Desierto norte de Chile

Saturday, January 28, 2012

Woohoo, finally a nice forecast!

The GFS model has *finally*, for the first time this winter, given us a snow forecast here in Maryland that does not appear in the 200+ hr time period! This prediction is the first time the model has shown a solution like this, so we have to wait for subsequent model runs to look for consistency. For comparison, none of the other major models - at least in their a.m. runs from earlier today - showed a solution like this. Regardless, here's the prediction at 144 h, so we'll see how it pans out in 6 days.

Friday, January 20, 2012

Some wintry weather (finally)?

Robust cold air advection has finally set in (it's January 20!), and precipitation will begin falling here by midnight. The combination of the two should give us our first true accumulating wintry precipitation event: up to 1" of snow, then a quick changeover to sleet, then to freezing rain, then finally to rain. By 15Z (10 a.m.) we should be all rain in Annapolis. This will be an interesting event to watch, for several reasons: (1) sleet/freezing rain are less common here than snow or rain; (2) surface cold/dry air is more entrenched than NWP models are predicting (we're at 34F/12F in Annapolis now, which gives a wet-bulb temperature around 25F - plenty cold for freezing/frozen precipitation. Locations to our east and north are similar (34/12 at Cape May, NJ; 36/10 at Ocean City, MD), so it will take a while to advect in warmer air. Thus we'll have to see how things pan out.

Of course I have a flight tomorrow at 11:35 a.m. to New Orleans for the AMS meeting. I expect some delays, but hopefully not an outright cancellation (although with how tight Southwest's flight schedule is, given that my plane will have already likely made 2 take-offs & landings by the time it leaves BWI late-morning, nothing is certain). Here are NAM model predictions of 2m temp, accumulated snow, and composite reflectivity, all valid at 7 a.m.

Wednesday, January 18, 2012

Another paper submitted!

My student co-authors, Sean and Sarah, and I have been busy the past 9 months. Today we submitted the fruits of those labors, a paper to Atmospheric Environment presenting a clear connection between surface ozone and the Madden-Julian Oscillation. I think tonight I'll celebrate a little, but then tomorrow it's back on the treadmill (another grant proposal, meetings about summer activities, etc.) Still it feels good to submit the paper, especially considering the research is a good break from things I have done in the past (PhD, postdoc).

Thursday, January 12, 2012

Not much time below freezing this winter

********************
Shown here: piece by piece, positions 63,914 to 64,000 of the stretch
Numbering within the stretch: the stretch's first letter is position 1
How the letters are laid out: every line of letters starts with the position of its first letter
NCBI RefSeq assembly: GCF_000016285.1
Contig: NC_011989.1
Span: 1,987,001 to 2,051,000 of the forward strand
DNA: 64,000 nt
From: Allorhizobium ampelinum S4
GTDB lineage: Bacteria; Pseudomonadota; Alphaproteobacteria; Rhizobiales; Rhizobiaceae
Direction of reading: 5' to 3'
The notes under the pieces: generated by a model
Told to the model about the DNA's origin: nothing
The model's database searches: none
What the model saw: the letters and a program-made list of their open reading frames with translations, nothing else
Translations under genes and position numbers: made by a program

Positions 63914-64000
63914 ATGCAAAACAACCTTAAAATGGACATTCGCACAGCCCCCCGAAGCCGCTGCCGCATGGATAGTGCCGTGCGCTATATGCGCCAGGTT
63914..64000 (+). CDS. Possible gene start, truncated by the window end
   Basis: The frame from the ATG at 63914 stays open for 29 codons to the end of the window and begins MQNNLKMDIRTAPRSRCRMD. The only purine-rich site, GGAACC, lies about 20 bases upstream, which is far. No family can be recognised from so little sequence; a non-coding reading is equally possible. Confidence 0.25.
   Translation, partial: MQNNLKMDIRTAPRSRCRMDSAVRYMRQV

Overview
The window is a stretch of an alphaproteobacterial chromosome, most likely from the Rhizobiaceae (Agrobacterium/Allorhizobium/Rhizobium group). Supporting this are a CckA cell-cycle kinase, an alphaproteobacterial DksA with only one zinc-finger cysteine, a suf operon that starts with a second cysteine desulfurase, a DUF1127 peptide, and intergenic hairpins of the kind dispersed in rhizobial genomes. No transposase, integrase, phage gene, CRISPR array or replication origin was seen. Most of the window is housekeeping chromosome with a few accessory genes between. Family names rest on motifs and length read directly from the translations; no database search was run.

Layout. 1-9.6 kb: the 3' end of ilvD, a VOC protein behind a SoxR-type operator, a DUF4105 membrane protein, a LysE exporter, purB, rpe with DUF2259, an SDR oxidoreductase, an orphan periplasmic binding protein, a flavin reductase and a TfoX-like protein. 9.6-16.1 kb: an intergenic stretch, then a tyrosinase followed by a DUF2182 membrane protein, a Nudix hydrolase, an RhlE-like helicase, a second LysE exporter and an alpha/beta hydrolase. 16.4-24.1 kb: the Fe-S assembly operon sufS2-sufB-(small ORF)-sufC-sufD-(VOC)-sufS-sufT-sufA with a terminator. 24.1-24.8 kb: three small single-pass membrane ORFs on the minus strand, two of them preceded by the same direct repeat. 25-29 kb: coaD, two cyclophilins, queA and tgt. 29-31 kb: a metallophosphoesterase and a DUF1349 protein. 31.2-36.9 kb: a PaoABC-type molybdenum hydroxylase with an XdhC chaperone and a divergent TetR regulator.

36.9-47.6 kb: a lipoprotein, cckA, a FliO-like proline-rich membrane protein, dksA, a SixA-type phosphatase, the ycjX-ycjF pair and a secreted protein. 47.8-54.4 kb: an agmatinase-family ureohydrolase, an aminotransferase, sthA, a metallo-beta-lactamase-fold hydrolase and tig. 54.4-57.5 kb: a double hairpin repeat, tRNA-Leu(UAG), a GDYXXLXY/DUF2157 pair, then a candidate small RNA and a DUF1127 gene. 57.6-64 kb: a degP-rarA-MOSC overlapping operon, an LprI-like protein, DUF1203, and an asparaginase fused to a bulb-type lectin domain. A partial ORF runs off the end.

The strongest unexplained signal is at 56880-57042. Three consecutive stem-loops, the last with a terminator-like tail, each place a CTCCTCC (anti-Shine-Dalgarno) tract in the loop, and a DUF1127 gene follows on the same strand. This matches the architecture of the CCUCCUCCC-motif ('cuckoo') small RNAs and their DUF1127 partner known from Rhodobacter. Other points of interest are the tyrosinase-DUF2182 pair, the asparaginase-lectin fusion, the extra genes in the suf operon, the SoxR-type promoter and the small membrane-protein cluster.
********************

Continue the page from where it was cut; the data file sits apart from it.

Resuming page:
This winter has been pretty warm. Except for one morning when the temperature plunged to 15F, Annapolis has spent most of the winter above freezing. Using the NOAA tidal gauge station 8575512 data from 01 Dec-12 Jan, Annapolis has been below freezing 50.7 hours (out of a possible 1008 hours), less than 5% of the time. Measuring days when the temperature went below 30F gives far fewer hours: only 27.8 hours below 30F in the past 41 days (an avg of 30 mins/day below 30F). We'll see how the next few days go (the prediction is for some colder air for the next week), but needless to say, the first 1/2 of "meteorological winter" (Dec, Jan, and Feb) has been noticeably warm.

No sign of any snow whatsoever

Since returning from the Dominican Republic a week ago, I've been regularly checking the middle- and long-range forecast models for any hint at winter precipitation. We received a surprise 1/2" of snow on Monday - falling from an upper-level environment clearly supportive of snow, but into a low-level thermal profile that, at least at first glance, wasn't that supportive (sfc temps at precip onset were 36F). Turns out low-level dry air advection (dew point temps 23-25F) allowed just enough wet bulb (evaporative) cooling to bring the surface closer to 33-34F. As soon as precip ended, temperatures returned to near 36F, providing some support for the evaporative cooling scenario.

For getting anything beyond that quick 1/2", though, the long-range forecast is bleak. Both GFS and ECMWF mid- and long-range predictions (out to 240h) bring several surface low pressure systems across the eastern U.S., but always to the west of the Appalachians, placing Annapolis in the "warm sector" of the cyclones and ensuring the precipitation falls as rain.

We'll have to see how the rest of the winter shapes up, but at least for the next 7-10 days, the outlook for significant accumulating snow in the non-mountain mid-Atlantic is bleak.

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